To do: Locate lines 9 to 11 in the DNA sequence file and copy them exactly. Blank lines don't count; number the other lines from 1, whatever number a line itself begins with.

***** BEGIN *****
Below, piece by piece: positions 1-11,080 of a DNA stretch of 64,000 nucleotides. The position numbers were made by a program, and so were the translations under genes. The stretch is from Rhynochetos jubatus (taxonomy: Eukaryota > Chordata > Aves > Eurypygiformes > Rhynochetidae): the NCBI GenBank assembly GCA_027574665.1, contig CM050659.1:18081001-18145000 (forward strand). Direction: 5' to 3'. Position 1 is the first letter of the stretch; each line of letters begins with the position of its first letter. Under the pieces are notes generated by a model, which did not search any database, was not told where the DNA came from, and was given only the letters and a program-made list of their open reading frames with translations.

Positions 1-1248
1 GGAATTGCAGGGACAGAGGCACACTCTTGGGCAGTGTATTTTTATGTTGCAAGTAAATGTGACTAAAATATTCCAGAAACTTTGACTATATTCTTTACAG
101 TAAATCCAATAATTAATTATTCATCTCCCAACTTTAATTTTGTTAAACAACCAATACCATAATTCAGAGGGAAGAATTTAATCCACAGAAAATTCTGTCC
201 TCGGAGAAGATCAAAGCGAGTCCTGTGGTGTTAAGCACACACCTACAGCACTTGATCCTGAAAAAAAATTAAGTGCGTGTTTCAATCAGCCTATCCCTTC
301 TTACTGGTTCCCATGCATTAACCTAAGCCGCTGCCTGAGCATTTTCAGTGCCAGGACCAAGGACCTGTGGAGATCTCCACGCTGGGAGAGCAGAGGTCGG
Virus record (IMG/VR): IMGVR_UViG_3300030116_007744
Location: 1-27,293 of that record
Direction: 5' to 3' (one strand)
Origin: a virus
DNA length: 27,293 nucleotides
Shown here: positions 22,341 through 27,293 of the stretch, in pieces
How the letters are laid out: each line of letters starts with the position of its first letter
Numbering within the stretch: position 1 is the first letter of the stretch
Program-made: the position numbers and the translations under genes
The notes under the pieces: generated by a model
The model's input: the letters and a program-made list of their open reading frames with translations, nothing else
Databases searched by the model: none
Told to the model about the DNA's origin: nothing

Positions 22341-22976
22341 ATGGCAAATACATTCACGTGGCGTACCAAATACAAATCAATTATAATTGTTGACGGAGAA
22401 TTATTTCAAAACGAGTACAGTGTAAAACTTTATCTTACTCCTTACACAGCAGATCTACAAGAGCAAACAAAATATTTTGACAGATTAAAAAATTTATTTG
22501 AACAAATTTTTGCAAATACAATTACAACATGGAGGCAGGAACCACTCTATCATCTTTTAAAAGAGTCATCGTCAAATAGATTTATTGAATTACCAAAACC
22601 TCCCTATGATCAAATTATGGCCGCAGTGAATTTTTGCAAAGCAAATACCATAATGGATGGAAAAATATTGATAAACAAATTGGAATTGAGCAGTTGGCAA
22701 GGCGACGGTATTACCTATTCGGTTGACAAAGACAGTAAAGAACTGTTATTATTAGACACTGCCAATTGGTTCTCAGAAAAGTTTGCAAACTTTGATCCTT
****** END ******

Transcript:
Direction: 5' to 3' (one strand)
Origin: a virus
DNA length: 27,293 nucleotides